04 May Do you value your Business Values?
Team Lichfield captain Andy Chell looks at how true we are being to our business values as we go through unprecedented times with Covid-19.
Every few years, our economy goes through turbulent times. Now I will admit, what we are currently going through is like no other period that I have lived through, but we will get through this, we will come out the other end.
Business is going to change. Fact. The way we used to work is gone, we will get used to a new way of working. I have used Zoom, Microsoft Teams, Jitsi, Hangouts more now than ever. And do you know what, I’ve learned that they work. OK, being in a face to face environment is better for the tactile moments and they do not suit every business, but as a way of conducting business, they are fine.
All business owners start their business with a plan, an idea. That could come from a burning ambition to change the world or to do something better, but they had a plan. That plan would have been driven by a set of values, something that the business stands for. Generally, values are driven from fears or insecurities and in my coaching conversations with clients, I nearly always find that this is the case. But in a lot of cases, I then find that as the business grows, the values become somewhat diluted. What was once the driving factor behind the inspiration to form the business simply becomes something written on the wall in reception but does not really mean anything.
I spoke to a great business Associate of mine and Team Lichfield advocate, Dave Purkiss, who owns More Than Just Design. He says that in the life cycle of any business, there is generally a pivot point, a point where the business reinvents itself. I totally agree with this and change is not a dirty word. It is not an admission of failure, but comes from effectively horizon scanning and adapting to suit.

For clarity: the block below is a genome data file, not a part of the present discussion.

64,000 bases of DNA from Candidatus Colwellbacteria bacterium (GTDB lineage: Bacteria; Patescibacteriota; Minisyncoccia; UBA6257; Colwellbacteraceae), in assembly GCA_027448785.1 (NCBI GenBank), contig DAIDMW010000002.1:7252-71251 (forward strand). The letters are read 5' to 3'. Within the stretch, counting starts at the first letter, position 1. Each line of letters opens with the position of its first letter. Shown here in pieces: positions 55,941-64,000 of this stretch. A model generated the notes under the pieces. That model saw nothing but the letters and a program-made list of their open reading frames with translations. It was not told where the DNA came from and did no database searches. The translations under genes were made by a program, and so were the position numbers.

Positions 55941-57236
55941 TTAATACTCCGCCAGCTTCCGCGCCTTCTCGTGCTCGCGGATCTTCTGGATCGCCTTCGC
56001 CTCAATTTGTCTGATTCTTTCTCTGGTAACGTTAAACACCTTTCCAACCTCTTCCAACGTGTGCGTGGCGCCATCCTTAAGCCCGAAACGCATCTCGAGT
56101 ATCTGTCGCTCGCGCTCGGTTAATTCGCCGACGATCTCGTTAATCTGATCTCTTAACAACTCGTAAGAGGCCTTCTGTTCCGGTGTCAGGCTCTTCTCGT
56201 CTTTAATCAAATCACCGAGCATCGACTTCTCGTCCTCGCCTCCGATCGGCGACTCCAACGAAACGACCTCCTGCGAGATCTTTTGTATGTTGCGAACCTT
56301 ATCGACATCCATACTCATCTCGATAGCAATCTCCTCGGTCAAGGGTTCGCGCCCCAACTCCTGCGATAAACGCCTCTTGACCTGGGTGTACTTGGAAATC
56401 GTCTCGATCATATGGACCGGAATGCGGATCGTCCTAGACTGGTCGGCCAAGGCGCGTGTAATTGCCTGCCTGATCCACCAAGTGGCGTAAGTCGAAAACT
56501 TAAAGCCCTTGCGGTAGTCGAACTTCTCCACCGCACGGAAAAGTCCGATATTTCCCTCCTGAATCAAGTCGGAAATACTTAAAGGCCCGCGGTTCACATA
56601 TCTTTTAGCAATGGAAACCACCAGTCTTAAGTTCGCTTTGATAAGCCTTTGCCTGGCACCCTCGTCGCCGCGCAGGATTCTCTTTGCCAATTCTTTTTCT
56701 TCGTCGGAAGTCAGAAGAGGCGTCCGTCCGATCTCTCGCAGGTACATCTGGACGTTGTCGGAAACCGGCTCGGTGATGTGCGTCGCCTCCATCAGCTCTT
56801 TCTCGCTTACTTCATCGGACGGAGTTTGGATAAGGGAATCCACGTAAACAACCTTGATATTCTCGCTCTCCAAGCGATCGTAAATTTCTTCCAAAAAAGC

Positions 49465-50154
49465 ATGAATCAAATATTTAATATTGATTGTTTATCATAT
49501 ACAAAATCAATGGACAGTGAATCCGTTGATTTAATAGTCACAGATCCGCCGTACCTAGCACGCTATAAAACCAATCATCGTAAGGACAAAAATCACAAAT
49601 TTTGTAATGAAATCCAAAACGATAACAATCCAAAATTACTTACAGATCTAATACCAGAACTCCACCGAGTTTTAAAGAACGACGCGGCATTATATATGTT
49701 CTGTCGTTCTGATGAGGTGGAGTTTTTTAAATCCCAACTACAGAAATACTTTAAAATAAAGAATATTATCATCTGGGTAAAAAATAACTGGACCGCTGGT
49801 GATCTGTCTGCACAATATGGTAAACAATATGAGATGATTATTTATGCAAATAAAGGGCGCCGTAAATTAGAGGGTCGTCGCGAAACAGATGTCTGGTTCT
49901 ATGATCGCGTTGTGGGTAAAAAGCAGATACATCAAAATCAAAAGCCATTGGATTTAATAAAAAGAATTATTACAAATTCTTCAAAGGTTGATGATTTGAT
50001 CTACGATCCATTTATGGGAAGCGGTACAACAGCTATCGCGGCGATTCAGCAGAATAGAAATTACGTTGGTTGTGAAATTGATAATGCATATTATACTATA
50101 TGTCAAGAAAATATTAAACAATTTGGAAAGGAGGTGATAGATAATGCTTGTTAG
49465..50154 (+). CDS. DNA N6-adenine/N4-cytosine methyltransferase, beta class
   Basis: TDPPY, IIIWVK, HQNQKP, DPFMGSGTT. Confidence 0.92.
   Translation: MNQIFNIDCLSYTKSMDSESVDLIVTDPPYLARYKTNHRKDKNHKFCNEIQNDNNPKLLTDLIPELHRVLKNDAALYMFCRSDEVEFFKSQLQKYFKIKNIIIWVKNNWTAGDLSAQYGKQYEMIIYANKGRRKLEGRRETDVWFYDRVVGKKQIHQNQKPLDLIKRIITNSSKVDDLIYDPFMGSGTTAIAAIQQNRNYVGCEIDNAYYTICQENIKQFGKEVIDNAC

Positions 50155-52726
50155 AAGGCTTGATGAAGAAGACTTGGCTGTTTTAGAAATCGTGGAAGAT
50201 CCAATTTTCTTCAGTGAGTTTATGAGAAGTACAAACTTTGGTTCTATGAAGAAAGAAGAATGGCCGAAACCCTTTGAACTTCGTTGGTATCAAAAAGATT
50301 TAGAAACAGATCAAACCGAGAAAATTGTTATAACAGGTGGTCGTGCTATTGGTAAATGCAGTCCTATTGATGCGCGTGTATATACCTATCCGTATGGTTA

It is vital to revisit the values of the business during such times as we are now experiencing. More people are working from home, so business leaders need to be able to trust their teams much more. They need to create a culture of psychological safety, where every team member feels inspired to make their own decisions and take responsibility for their own workload. It is time to re-look at the values of the business and see if leaders are still being true to them.
Have a think about this. Some of you reading may be old enough to remember Enron, the energy company employing nearly 22,000 people who went bust in 2000. Directors of Enron were sent to prison for fraud. Enron’s actions were shown to be unethical, and yet their values were Communication, Respect, Integrity, Excellence. Were they true to their values? Did their values underpin their working practices?
Whilst this is an extreme example, it is vital in these times that we stay true to our values. But not just that, leaders need to keep communicating the values to all team members and also model their behaviour that is in line with the core values. Now more than ever, team members need to understand the purpose of the organisation and have confidence that their individual contribution is making a difference to the purpose of the organisation.
If you would like to have a conversation about the values of your business, please give Andy a call on 07398 989345 or drop me an email. You’ll see that he lives and breathes the values of his business and he can help you to rediscover yours.